My #OpenEdSpace

This week is Open Education Week, myself and some JISC colleagues have spent some time thinking about what that means to us in our practice and more generally. Amber Thomas and David Kernohan have also created diagrams of what there open education space looks like, and building on their ideas and some of my colleagues from the across the net I’ve had a go at explaining my own #openedspace

In the ‘open’ model below, an ecosystem exists where learning providers, accreditation bodies and, for example, professional associations exist within an ecosystem with the learners and people who can support learners and appropriate tools, such as open resources and the ability to make payments (either real, or in kind)  if appropriate.

The ecosystem, under the right conditions, enables learning opportunities to flourish using all or some of the constituent parts, where learning can be accredited or non accredited, formal or informal, free or paid, and a variety of other options. The important part is that the ecosystem is open and transparent. The openness allows broad and diverse access, which leads to greater resource. The transparency is important so that the connections and diversity of leaning opportunity can be seen by all and either replicated or modified.

Click to enlarge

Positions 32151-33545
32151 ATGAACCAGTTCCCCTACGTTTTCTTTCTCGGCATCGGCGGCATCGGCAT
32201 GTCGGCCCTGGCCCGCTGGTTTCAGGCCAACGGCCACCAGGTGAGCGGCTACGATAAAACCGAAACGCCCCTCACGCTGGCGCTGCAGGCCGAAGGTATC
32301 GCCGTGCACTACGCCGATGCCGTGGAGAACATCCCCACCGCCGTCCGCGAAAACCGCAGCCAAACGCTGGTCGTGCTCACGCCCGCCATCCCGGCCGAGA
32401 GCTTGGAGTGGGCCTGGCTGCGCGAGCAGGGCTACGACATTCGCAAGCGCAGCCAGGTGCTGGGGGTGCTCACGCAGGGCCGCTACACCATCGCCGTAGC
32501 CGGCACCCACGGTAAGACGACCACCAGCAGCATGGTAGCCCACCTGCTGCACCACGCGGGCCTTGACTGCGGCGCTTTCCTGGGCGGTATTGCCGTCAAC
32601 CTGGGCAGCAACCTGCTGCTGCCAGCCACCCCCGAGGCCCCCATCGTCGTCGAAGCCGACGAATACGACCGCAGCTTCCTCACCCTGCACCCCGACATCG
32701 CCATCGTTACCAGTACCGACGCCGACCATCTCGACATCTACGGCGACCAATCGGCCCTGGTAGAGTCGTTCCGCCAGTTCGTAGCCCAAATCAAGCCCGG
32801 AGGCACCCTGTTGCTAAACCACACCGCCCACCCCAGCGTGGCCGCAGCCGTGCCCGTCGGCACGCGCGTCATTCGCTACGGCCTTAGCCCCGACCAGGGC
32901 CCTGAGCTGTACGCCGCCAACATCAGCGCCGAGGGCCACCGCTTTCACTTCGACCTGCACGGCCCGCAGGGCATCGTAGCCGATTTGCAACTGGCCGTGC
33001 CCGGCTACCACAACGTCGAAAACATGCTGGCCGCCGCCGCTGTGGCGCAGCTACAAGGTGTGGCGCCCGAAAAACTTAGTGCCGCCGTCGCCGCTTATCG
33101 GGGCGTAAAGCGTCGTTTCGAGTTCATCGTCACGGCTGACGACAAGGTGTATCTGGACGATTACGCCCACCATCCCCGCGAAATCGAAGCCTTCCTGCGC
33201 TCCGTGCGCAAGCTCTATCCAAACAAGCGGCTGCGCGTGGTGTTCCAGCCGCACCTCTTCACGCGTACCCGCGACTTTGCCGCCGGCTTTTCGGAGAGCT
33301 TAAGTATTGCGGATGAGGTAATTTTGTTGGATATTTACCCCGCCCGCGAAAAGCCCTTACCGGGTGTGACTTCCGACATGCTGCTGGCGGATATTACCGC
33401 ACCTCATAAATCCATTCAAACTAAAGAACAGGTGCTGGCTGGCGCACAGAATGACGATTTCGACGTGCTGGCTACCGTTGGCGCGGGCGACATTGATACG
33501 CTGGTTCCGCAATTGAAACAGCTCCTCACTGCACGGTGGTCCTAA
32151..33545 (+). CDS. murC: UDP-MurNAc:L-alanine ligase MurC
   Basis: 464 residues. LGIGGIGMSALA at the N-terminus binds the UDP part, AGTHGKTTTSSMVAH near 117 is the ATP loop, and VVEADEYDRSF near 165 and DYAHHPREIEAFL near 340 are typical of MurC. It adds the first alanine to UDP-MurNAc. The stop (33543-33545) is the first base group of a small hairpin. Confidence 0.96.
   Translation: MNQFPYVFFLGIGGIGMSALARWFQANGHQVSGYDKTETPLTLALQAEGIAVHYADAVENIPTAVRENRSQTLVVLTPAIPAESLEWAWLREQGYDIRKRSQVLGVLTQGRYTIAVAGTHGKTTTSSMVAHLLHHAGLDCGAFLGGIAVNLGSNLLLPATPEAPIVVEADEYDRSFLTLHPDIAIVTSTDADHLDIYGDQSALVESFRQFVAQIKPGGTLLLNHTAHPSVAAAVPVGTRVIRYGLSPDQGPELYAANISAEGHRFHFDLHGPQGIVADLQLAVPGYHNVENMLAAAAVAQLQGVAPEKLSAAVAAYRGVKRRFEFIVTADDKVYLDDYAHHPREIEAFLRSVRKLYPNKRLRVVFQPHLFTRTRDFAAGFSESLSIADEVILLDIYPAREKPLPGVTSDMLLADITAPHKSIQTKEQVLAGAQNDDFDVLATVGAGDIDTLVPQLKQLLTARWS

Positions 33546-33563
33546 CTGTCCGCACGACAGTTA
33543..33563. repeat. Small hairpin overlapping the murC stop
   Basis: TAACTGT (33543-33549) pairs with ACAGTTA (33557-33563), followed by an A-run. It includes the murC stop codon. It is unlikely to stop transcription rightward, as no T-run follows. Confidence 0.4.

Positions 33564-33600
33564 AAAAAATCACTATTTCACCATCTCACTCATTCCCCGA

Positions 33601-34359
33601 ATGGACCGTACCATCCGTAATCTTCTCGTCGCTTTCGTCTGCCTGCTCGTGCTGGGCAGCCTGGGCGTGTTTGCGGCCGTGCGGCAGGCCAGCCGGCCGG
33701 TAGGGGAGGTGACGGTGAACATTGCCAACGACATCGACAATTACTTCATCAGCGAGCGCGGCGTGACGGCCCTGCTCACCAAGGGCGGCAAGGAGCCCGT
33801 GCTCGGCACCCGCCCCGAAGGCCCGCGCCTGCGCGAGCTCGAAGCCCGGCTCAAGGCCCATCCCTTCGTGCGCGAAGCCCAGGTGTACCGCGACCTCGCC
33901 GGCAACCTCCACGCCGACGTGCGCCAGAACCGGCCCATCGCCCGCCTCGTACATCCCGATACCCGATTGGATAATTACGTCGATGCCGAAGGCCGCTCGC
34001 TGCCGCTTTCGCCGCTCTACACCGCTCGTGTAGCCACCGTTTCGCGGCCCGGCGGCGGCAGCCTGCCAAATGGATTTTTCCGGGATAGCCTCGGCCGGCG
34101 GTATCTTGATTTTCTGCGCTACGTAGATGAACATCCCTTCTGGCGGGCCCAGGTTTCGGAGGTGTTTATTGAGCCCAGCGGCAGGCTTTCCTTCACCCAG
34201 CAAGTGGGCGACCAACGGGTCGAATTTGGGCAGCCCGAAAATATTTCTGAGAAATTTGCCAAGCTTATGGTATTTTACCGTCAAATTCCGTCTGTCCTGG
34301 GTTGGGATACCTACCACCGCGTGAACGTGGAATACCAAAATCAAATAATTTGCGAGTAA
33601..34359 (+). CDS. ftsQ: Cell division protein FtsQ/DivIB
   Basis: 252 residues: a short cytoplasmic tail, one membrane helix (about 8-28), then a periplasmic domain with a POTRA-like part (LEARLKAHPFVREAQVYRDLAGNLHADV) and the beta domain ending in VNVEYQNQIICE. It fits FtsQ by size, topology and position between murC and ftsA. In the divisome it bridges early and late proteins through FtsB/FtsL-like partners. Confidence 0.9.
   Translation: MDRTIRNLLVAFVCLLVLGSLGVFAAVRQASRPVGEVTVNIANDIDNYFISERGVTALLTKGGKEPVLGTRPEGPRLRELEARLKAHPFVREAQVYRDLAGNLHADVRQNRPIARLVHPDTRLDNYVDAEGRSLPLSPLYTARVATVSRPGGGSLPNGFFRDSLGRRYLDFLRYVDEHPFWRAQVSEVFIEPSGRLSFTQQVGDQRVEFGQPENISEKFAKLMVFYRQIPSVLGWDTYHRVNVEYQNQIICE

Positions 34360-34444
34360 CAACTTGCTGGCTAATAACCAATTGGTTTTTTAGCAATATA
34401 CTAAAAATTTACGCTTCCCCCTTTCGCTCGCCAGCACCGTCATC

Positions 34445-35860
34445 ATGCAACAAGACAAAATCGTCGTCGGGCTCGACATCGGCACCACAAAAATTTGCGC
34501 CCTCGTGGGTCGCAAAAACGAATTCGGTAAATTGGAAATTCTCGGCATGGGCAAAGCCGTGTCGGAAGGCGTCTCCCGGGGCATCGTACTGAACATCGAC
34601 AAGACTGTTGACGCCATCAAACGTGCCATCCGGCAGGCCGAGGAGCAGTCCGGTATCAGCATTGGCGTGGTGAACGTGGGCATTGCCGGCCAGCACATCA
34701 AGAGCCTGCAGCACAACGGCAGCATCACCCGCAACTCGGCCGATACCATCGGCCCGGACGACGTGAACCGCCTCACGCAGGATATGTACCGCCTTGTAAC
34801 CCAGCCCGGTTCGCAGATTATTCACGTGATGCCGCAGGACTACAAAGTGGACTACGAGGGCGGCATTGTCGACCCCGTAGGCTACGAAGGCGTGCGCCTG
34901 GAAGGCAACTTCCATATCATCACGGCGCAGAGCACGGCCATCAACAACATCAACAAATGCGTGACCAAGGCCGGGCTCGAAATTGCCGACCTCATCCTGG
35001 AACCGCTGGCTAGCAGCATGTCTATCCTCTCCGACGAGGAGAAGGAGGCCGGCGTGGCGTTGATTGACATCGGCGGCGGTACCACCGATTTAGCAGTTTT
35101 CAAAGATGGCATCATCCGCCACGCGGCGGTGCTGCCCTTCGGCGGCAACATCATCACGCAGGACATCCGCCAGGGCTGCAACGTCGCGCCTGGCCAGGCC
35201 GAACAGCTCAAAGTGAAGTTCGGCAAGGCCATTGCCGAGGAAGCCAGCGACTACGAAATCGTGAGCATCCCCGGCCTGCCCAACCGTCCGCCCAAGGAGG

Acknowledgements to:

6 thoughts on “My #OpenEdSpace

  1. This looks as if it is a self-organising organic system – how would you fit the idea of the planned curriculum in to this model? Or are you seeing a variable granularity to your “learning opportunities”.

    It’s a great model, loads of stuff to tease out.

  2. Looks a bit like Illich’s Four Networks, though more explicitly a marketplace (cf Christopher Alexander).

    I can see how some parts of the network are almost in place – standards for the “products” (learning opportunities and learning resources).

    However, in any market the key components are the standards for exchange; payment is in there already, but for formal education we also have qualifications and credit backed by the reputations of institutions. In an open ed space, the credit exchange mechanism has to be opened out (I’m not sure how well badges can really handle this)

    (David is right that this is a self-organising system, however I think the regulators in this model are the exchange systems. Without these you’d need some sort of brokerage authority that rationed services and providers in a supply-side fashion… rather like HEFCE.)

Mentions

  • A reflection for open education week | Phil's work blog
  • openedspace « fragments of amber
  • Open Education: The Fifth Network | Scott's Workblog
  • UKOER in Open Education Week | Open Education Week

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